Shopify and E-Commerce Liquid Coding – If you are building an e-commerce site, I always recommend using Shopify. My personal store, New Lyfe Clothing is built and hosted on Shopify.
Shopify makes it very easy and understandable to build a professional and user-friendly online shopping experience. The store has a built-in merchant account so you can process sales, a built-in inventory management system as well as marketing tools that help you sell your products online, on Facebook, person to person or even through email marketing.
Shopify is always my first and only choice for e-commerce.
Understanding User Experience – It is very easy for designers and marketers to lose sight of this, I have made this mistake myself. It is easy to get caught up in the bells and whistles of online marketing.
Line graphs and keyword rankings and other metrics make it easy to forget that the internet is a form of human interaction. It is critical to always remember that you are building websites for people.
- How does this website make someone feel?
- How easily can a person navigate through the site without getting lost or confused?
- How quickly can someone find the information they are looking for?
- Does your site quickly explain what you offer?
- Could someone describe the purpose of your business in three words?
There are a few key indicators to good user experience.
White Space – Design is a hugely important factor in user experience. Be sure to give your user room to breathe when he or she is navigating your website. Be sure to leave space in between images and text. Be sure that the text itself is easy to read. Keep an eye out for clutter and avoid it at all costs. Minimalist designs convert to the best user experience. However, there is a balance.
Through design, it is just as important to be able to catch the users attention. These “highlighted” areas are also critical.
Be sure to use bold points, headers, bullet points directional cues and quotation makes when highlighting something important? Think about making those points red or yellow.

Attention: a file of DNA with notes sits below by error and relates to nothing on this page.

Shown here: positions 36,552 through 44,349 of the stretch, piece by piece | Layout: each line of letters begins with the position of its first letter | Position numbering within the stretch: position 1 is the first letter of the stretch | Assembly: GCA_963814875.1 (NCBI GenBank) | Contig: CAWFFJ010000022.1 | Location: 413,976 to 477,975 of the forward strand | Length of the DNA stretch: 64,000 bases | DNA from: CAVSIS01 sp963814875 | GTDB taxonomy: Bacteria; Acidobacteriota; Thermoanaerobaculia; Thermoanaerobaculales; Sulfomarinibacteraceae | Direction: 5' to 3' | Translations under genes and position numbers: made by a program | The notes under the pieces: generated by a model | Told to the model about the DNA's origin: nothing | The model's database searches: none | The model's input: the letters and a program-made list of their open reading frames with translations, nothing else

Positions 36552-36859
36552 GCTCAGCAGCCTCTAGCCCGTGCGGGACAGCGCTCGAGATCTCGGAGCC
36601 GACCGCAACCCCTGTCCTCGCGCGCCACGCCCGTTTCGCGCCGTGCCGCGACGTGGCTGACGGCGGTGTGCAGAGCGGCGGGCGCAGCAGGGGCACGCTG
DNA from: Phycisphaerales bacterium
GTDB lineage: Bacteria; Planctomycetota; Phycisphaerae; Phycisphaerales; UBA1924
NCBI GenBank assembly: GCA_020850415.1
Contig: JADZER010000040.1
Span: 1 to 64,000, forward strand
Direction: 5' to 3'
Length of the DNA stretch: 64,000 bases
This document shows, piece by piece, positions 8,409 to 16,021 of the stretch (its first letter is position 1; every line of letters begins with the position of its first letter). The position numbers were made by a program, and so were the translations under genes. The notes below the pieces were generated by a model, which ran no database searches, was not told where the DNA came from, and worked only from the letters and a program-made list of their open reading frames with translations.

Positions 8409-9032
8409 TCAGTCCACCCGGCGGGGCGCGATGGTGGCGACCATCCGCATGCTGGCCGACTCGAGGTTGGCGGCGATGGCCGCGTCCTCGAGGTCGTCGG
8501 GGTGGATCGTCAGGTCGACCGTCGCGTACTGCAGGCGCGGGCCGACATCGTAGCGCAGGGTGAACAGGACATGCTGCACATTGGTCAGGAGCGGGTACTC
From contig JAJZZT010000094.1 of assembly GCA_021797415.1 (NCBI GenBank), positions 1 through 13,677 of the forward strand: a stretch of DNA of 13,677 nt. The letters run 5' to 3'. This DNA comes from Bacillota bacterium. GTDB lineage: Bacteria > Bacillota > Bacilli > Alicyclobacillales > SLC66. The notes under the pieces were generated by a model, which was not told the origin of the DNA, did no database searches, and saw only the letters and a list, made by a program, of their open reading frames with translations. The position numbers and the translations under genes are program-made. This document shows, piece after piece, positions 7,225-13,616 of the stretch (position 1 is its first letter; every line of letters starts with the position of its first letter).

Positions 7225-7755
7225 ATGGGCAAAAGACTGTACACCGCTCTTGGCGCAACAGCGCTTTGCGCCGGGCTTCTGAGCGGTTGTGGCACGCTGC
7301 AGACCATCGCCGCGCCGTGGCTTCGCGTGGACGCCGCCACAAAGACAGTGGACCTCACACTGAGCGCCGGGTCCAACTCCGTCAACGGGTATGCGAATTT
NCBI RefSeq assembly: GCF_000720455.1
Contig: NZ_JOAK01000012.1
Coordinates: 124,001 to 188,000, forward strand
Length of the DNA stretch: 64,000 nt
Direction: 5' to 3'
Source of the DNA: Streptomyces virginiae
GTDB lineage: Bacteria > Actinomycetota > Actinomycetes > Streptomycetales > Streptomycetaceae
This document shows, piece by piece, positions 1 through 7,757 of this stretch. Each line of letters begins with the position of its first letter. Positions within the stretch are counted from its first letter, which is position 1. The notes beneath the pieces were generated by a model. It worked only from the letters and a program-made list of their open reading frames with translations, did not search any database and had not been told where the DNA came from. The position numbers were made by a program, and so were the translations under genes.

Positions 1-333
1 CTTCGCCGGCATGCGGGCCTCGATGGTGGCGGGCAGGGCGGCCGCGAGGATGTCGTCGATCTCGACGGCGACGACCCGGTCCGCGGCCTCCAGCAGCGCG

User Experience and Navigation – Nothing will drop time on site like a confusing interface. You must be sure you are making all the information easily accessible and easy to navigate.
The easiest place to lose sight of this is through the navigation bar. Keep your navigation short and simple, and be careful of creating too many dropdowns.
An easy to use navigation will be the difference maker in people interacting with your website or simply coming to check it out and leaving.
Sales Funnels – We will talk about this further in this guide. However, when you are making your site, you need to be careful to plan ahead.
REMEMBER! The purpose of your website is to make money and to make a profit by doing work that you live. In order to do this, you must properly bring users down a sales funnel and convert a user into revenue.
Generally speaking, the first step is to get someone onto your website by drawing their interest through a piece of content or an ad.
The site itself will bring the user down a sales funnel or use storytelling to show the user how your product or service can help them.
At the end of the funnel. You still need to “close the deal.” Shopping cart abandonment is something we all must deal with, but a good sales funnel will make a huge difference between the number of people who bought from you and the number of people who “almost” bought from you.
Be sure to think about this before we get started.
Understanding Call to Action
To finish up this chapter, let’s give some more attention to “closing the deal”. Remember, the point is to convert traffic into sales. Without the sale, you don’t have a business, you have an expensive hobby.
Let’s assume that everything is working properly.
Your website is bringing in new visitors, the traffic is engaged and people are enjoying your content. Maybe you even have some sales pages built. But could we be doing better?
The final question to ask yourself is about your call to action.
Many people make the mistake of avoiding salesmanship for fear of coming off too “salesy.”
It is understandable why people feel this way, but without a proper call to action, you will spend time and money on building and marketing your website only to have a low return on your investment.
The way to solve this problem is through an effective call to action.
Don’t be shy about your intentions. Don’t be manipulative. Be honest and forthcoming in letting your users know how your services or products can help them.
Understanding call to action and how to use language to sell your products or services is an art form within itself and we will revisit this in time.